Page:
Dollar crisis hits reserve-economy
Mahfuja Mukul: Due to the increase in import costs and decrease in remittance flow, the country faces a dollar crisis. The year 2022 has passed in the middle of the dollar crisis. This has put a strain on the reserves of central bank.
The central bank has taken various steps to increase the supply of dollars including reducing import costs and increasing expatriate income. Although the instability in the dollar market was reduced, the crisis was not completely resolved. Those concerned believe that the dollar crisis will be resolved in the future if the pace of remittance growth continues.
In August 2022, the dollar hit a record high in the country’s open market. To keep the market normal, the central bank periodically fixes prices as well as supplies dollars to cover import costs from time to time. This supply puts a strain on reserves, depleting reserves. At the end of November, reserves stood at $33.78 billion. Reserves were $35.80 billion in the previous month.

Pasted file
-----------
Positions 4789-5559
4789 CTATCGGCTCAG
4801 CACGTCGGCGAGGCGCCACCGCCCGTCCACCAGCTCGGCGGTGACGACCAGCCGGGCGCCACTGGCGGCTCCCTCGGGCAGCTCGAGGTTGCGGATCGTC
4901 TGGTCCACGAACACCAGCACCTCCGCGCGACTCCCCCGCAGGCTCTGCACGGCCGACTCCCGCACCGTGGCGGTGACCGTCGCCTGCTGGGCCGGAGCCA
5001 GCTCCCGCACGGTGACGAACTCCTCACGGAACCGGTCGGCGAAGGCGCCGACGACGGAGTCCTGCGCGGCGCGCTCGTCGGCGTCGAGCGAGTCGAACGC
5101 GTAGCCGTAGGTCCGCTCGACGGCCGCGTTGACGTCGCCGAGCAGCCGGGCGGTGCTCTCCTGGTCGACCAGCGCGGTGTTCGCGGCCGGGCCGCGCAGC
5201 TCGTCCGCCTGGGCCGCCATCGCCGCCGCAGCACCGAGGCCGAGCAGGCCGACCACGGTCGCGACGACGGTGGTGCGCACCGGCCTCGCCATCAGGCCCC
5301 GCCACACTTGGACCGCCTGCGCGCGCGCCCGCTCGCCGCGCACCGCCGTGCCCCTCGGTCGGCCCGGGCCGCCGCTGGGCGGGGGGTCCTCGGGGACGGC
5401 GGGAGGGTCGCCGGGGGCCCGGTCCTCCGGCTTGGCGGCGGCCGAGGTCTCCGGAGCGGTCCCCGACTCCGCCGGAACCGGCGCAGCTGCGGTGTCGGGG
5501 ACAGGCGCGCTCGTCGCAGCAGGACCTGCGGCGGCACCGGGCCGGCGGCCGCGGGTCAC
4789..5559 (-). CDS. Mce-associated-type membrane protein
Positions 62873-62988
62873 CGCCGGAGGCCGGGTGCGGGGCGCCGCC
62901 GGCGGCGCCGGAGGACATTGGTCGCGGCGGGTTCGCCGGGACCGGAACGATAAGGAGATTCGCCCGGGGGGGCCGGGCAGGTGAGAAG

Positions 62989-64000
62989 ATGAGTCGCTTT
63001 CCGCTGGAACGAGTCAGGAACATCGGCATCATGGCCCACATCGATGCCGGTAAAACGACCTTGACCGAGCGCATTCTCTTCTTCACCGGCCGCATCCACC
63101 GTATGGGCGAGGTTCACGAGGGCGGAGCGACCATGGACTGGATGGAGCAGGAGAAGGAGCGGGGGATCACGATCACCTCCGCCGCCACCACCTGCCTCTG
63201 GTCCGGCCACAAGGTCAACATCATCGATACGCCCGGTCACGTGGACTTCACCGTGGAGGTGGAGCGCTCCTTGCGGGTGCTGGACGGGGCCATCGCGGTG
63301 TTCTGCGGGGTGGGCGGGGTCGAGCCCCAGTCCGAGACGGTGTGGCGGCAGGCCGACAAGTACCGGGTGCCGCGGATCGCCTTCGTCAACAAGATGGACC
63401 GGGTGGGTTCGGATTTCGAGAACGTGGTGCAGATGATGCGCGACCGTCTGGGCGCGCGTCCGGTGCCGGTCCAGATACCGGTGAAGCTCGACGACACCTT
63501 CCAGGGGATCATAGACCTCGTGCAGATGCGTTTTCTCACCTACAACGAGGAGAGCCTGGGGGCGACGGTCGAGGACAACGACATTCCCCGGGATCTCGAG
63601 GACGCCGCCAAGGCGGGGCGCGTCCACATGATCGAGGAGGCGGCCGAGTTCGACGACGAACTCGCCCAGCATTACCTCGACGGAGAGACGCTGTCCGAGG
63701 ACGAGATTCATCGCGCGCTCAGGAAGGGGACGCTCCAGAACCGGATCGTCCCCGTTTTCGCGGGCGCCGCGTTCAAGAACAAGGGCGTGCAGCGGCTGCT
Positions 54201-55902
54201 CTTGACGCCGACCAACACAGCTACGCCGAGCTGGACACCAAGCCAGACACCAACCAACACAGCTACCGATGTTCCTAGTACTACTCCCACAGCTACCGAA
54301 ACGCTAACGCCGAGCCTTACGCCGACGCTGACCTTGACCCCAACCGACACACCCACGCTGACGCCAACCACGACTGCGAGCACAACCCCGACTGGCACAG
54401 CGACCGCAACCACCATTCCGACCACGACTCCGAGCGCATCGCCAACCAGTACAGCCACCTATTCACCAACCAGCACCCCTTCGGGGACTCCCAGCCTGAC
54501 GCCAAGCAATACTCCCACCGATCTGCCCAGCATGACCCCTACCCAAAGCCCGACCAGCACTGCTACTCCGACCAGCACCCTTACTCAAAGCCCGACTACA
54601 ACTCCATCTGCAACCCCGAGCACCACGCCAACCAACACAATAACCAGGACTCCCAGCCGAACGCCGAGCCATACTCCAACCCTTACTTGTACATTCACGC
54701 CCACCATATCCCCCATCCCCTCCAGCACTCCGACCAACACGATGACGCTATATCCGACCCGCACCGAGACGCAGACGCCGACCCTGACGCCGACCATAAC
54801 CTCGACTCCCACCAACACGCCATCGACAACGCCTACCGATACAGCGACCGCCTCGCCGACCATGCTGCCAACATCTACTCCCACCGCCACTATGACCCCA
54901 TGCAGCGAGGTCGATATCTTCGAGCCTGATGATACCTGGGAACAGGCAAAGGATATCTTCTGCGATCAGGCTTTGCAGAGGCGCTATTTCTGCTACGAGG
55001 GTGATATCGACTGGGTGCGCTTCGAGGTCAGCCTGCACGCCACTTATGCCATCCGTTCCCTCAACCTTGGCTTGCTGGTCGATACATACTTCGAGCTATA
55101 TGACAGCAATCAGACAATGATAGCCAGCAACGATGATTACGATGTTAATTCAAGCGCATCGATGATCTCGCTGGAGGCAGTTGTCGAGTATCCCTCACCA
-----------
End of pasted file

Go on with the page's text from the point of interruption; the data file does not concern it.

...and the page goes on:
Those concerned say that when the corona epidemic was about to end, the global economy was trying to recover. Meanwhile, the Russia-Ukraine war began. It put a great pressure on the economy. As our import expenditure increases, expatriate income decreases in the opposite direction.
As a result, the dollar crisis began. At one point the dollar market became unstable. Bangladesh Bank has implemented various measures to solve the dollar crisis. Although it was possible to rein in the price of the dollar, it could not come out of the crisis completely.
Traders are still in the dollar crisis. They are struggling to open Import Letters of Credit (LC). On the other hand, due to this crisis, the production of goods in industrial establishments is disrupted. The prices of daily commodities including edible oil and sugar have increased several times. On the contrary, remittance flows have also decreased during the period under discussion. Meanwhile, dollars have been provided from reserves to pay off import liabilities. The reserve has been strained. Reserves have consistently declined. Although the remittance flow has been increasing for some time. But, reserves are moving in opposite direction.